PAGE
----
Dearest Rachel –
I suppose that title might be overstating things a little bit. From the sound of it, you might gather that this is going to be a day in which I conduct my business at night, and sleep during the day. And while there are plenty of people who do that for a living (Nikkei traders, graveyard shifters, and plenty of folks in between), my day today is nowhere near that extreme. Only in comparison to the ‘unusual’ days I’ve already had this week can it be considered to be so. Rather than a couple of hours at the ‘office,’ followed by an early retreat to the house, I’m simply hanging around the house for a few hours before heading off… to the dentist. I expect to be in the ‘office’ for the afternoon, but we’ll have to see how it goes. After all, it’s been a while since I’ve had my teeth looked at.
In fact, it’s due to that reason that I’m not sure whether this is the most unusual of this week’s days, or tomorrow is. Sure, today I’m staying in town, while tomorrow I ride up to camp and back, but I’ve been there a couple of times since the accident (not necessarily by choice, but not necessarily forced to, either). If I’ve been to the dentist since you left, it’s only been the one time, and I’m not even sure if it was just before or shortly after the accident.
Turns out – and I suppose you remember better than I do, as you were the one who kept tabs on our schedules back in the day – it was apparently before the accident, probably in November of 2020. Fortunately, I found that out from Jill after my appointment, or I would have been considerably more nervous about it – all those questions like how many cavities might have cropped up, how much would need to be scraped off (and how long would it take) would have set me on edge for a while had I known.
Interestingly enough, the reason I didn’t find out until afterward was because when I arrived, the place hadn’t even opened yet. I didn’t know this (although this may have been a relatively recent development), but it seems their schedule has changed since the last time I visited. Since many people can’t make an appointment during work hours (because they’re working, of course), the office hours start from the latest appointment in the day and works their way backward to fill out the schedule. As a result, a ten o’clock appointment like mine is the first of a day that may extend to six or seven in the evening. Only Dr. B was there, to open the door for me, but had to ask me to wait a bit while he switched the lights on and got everything in the office running. I didn’t mind; I’d gotten there with a good fifteen or twenty minutes to spare. My dad and grandfather taught me well, but the punctuality ethic leaves me cooling my heels in various waiting rooms from time to time.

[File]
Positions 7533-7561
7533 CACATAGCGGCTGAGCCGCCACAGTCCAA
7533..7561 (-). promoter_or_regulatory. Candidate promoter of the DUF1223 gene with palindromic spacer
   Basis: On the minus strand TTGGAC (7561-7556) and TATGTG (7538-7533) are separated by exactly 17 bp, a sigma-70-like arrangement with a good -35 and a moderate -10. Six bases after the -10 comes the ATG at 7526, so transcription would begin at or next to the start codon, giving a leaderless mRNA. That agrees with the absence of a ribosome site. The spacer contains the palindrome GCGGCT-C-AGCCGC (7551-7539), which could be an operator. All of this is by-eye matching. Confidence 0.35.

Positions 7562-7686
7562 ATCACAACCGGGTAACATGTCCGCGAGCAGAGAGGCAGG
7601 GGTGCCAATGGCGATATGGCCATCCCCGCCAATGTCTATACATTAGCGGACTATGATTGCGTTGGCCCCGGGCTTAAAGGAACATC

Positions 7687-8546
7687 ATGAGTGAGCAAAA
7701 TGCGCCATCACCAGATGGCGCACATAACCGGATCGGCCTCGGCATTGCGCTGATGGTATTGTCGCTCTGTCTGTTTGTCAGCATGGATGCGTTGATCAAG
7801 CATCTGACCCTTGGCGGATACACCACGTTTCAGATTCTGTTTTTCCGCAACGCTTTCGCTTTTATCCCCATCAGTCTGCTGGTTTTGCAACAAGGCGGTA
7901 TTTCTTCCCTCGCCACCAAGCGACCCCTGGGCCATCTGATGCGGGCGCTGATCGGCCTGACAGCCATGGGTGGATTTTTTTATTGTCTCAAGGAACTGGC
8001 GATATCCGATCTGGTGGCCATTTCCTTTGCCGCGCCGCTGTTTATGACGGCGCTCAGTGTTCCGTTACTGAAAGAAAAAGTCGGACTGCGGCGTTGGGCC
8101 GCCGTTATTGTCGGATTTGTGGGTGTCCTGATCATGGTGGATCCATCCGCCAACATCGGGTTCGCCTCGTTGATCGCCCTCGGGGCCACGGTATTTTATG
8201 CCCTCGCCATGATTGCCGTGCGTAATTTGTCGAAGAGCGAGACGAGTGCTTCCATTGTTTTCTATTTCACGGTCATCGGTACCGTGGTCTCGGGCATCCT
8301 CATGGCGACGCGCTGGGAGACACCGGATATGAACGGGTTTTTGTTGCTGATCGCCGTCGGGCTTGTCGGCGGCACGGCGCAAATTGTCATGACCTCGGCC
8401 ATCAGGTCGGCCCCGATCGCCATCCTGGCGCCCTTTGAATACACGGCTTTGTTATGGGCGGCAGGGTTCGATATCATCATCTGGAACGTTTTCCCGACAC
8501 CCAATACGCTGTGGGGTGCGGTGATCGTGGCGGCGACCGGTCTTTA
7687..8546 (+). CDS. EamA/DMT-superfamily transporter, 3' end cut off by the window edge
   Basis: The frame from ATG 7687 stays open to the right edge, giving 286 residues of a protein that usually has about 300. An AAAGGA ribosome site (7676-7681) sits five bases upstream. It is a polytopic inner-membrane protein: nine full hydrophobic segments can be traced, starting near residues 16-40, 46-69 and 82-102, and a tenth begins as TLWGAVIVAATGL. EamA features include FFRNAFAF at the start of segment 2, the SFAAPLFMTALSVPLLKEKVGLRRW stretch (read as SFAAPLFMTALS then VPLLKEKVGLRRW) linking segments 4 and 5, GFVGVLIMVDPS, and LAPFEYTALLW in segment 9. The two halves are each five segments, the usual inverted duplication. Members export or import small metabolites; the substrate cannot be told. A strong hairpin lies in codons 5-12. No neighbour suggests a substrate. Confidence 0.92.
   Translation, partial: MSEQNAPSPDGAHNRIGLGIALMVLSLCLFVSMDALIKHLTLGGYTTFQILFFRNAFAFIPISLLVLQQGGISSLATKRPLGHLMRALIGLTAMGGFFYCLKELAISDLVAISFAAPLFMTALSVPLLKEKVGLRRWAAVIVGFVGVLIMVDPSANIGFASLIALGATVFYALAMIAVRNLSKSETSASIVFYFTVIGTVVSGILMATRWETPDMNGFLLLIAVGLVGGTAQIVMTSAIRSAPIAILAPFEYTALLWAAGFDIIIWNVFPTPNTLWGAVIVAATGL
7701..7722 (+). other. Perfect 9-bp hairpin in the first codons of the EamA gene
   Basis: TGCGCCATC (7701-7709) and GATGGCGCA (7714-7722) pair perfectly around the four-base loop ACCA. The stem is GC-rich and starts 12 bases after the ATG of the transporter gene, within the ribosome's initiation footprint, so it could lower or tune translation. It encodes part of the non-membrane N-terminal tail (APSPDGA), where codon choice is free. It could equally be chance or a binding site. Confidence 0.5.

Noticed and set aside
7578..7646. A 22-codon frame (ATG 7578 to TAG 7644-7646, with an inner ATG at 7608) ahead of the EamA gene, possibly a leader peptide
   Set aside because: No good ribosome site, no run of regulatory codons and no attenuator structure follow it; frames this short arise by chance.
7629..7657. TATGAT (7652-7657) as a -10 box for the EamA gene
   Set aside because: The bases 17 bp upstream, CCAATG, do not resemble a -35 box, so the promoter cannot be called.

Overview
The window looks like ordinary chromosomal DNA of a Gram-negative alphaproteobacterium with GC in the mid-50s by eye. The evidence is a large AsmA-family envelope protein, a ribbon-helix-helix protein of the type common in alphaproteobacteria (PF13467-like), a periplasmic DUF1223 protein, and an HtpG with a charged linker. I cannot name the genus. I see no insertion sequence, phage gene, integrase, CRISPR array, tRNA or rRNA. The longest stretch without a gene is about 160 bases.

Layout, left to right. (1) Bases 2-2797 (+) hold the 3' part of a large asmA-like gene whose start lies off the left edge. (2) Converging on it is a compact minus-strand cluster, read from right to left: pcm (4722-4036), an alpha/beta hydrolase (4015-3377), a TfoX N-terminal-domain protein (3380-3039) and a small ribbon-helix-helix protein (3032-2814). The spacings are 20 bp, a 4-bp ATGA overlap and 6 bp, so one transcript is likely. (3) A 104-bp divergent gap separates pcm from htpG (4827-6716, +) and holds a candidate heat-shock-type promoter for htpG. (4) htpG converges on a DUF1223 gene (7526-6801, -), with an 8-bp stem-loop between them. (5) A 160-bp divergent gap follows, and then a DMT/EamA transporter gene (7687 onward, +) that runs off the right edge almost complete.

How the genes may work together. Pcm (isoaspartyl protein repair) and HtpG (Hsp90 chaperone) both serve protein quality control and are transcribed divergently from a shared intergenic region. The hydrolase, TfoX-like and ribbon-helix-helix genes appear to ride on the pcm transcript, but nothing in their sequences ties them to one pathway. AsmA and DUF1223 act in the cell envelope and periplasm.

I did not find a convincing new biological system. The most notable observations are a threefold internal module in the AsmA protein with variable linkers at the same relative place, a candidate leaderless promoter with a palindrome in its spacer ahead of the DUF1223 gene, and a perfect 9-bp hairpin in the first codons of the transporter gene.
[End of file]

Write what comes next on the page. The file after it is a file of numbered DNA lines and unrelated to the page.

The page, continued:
By comparison, my ‘office’ day was pretty much over by this time yesterday. Funny how that works; and similarly funny that today is basically the inverse of yesterday. Oh well, at least I have that kind of flexibility – most people (including most of Dr. B’s other clients) don’t.
Ironically, there’s a part of me that thinks I should have stayed at the ‘office’ yesterday – or at least gone back after Kris was done and paid. Shortly before she left, the internet went out at our place (not for the first time, either); I called our provider, and they reset the modem remotely and things were good for the better part of an hour, but then it went out again, and stayed out for the rest of the day. Indeed, judging from my alarm clock (and wasn’t I glad that I had nowhere to be until ten this morning!), the entirety of the power seems to have gone out at one point. It was the sort of thing that caused both of us (and had you still been here, you might have even joined us) to retire early for the night – although I’m not entirely sure about Daniel on that, since he was still asleep when I headed out. At least when he wakes up, everything will be back to normal after a rather upside-down day, even as I deal with an inverted schedule this morning myself.
But that’s about all I have for you this morning, honey. Until next time, keep an eye out for me, and wish me luck; I’m going to need it.